MICA adjunct faculty votes to form union

Adjunct faculty members at the Maryland Institute College of Art voted to unionize this week, creating the first union representing part-time faculty members at any four-year college in the state.

The MICA adjuncts began organizing in March amid dissatisfaction with what some lecturers called shaky job security and insufficient wages. Mailed-in ballots were tallied at the board's Baltimore office Tuesday by a representative of the National Labor Relations Board, with witnesses from MICA's administration and the part-time faculty committee observing the process.


The vote was 163 adjuncts in favor and 75 opposed. The NLRB requires more than 50 percent for recognition. The adjuncts are to be represented by SEIU Local 500, which is based in Gaithersburg.

MICA has about 340 faculty members, 190 of whom work part-time.


"If we can work together, I think it's a lot easier for a collective voice to be heard, instead of a group of disconnected and disenfranchised individuals," said Joshua Smith, co-chair of the MICA part-time faculty committee. "Finding out what works best for the part-time faculty at MICA will be an interesting challenge."

Smith said the top concerns were job security — lecturers sometimes were unsure whether they would be teaching the same class next semester — narrowing the disparity in pay between part-time faculty and tenured professors, and developing formal job expectations for employees to meet.

MICA appeared to accept the results of the vote.

"We look forward to working with the union that will be representing our part-time faculty and are confident that our adjuncts will continue to join us in making their highest priority the academic and campus experiences of our students," spokeswoman Jessica Weglein Goldstein said in a statement.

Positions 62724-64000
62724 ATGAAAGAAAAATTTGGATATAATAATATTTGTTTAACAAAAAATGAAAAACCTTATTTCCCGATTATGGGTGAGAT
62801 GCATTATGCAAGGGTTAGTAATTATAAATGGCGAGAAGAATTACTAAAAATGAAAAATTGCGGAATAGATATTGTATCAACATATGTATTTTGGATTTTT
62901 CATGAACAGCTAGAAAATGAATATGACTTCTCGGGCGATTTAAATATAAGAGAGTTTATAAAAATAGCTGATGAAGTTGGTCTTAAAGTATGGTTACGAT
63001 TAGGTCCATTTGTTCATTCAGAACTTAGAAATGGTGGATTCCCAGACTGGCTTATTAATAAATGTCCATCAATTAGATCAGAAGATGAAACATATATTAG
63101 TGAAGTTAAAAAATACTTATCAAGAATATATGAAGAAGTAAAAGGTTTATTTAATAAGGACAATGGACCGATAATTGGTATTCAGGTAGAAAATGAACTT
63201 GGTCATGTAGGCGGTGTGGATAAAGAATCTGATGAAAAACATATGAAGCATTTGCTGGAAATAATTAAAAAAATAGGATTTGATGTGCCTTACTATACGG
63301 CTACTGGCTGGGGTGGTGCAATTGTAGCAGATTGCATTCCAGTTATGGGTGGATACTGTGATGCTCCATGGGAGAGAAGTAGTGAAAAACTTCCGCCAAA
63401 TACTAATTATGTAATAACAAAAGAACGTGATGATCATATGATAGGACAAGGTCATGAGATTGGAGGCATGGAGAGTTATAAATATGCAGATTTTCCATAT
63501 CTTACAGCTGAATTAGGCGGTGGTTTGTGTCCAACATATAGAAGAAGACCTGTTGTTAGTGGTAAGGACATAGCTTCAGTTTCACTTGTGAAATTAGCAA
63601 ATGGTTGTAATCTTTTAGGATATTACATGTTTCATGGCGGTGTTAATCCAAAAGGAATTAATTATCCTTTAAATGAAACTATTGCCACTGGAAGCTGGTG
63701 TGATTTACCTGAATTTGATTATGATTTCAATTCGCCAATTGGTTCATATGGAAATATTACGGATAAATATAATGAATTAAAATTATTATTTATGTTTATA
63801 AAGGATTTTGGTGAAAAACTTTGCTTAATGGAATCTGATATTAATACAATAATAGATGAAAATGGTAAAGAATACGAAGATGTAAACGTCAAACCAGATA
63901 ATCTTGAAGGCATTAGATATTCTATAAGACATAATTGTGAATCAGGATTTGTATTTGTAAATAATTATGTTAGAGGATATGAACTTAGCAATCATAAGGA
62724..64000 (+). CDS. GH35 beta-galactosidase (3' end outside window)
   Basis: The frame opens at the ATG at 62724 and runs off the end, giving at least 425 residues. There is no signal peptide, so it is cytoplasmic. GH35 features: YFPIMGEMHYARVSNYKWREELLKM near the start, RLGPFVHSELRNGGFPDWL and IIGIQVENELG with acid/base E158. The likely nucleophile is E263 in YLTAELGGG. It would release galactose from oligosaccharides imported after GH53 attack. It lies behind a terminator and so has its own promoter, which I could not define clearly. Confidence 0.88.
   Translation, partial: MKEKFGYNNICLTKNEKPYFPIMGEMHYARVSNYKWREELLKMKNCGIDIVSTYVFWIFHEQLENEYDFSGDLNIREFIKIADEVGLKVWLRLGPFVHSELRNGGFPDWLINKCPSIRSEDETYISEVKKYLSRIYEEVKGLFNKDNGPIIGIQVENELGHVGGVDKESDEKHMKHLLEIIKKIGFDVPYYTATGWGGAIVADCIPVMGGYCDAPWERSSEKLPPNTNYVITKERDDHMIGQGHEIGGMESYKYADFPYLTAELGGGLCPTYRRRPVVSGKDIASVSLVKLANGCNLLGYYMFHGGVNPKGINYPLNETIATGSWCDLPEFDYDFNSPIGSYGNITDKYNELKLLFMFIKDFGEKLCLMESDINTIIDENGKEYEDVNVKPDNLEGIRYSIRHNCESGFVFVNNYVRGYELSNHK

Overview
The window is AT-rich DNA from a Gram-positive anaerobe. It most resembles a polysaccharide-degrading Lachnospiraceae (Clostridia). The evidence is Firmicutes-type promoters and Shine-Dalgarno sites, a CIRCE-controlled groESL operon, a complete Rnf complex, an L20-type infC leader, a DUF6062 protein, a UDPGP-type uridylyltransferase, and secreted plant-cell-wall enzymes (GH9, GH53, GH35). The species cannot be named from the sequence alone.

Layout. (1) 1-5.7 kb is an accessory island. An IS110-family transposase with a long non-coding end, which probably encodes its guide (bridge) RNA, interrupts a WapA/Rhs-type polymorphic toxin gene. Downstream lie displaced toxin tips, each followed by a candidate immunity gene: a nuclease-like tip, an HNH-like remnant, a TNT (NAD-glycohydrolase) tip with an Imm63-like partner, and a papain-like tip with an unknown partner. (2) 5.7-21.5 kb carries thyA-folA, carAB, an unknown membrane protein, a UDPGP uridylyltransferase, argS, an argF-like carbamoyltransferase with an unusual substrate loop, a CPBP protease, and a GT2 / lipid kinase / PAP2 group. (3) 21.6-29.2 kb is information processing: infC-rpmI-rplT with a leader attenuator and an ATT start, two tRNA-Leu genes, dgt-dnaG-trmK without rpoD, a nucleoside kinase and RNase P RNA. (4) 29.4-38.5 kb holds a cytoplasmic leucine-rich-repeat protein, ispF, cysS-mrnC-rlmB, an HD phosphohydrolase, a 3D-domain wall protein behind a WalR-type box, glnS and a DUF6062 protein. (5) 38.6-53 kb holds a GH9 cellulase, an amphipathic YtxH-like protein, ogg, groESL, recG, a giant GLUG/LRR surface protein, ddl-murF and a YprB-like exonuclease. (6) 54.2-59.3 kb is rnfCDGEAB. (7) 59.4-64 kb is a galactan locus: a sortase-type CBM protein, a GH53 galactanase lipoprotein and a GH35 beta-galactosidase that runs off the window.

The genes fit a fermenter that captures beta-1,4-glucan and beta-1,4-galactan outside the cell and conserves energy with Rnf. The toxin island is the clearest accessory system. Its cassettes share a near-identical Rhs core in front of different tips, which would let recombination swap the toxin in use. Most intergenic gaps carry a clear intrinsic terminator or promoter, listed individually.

As the number of tenured and tenure-track positions declines in Maryland and across the nation, many universities have come to rely heavily on adjunct faculty for instruction. Increasingly, too, adjunct faculty members are joining labor unions.

Smith said he hoped the union at MICA would "inspire" part-time faculty at other colleges to unionize.

Adjunct faculty members at Montgomery College formed a union in 2008. It is the only other college in Maryland with a union for part-time faculty. Adjuncts at Anne Arundel Community College have formed a Coalition of Academic Labor chapter in hopes of gaining collective-bargaining rights.

The Montgomery College adjunct union is federally recognized and has collective-bargaining power from the state. Federal law allows states to decide whether employees at public colleges should have collective-bargaining rights, and Maryland has taken a piecemeal approach to extending those rights.


Legislation introduced this year by Democratic state Sen. Catherine E. Pugh of Baltimore would have extended collective-bargaining rights to all of the state's 19,000 community college employees. It was not successful.

"The idea of adjuncts unionizing is still pretty new," said Christopher Honey, a spokesman for SEIU Local 500.

The vote awaits formal certification by the NLRB, a process that takes about a week. After certification, union members would vote on members for a bargaining unit.

Smith said MICA administrators did not threaten any employees while the employees were working to organize the union, but they "did take every opportunity to let us know what their feelings about the union were."

"Obviously when it comes down to money and jobs it becomes an emotional issue," he said.


An earlier version of this article gave incorrect information about Montgomery College part-time faculty's collective bargaining rights from the state. The Baltimore Sun regrets the error.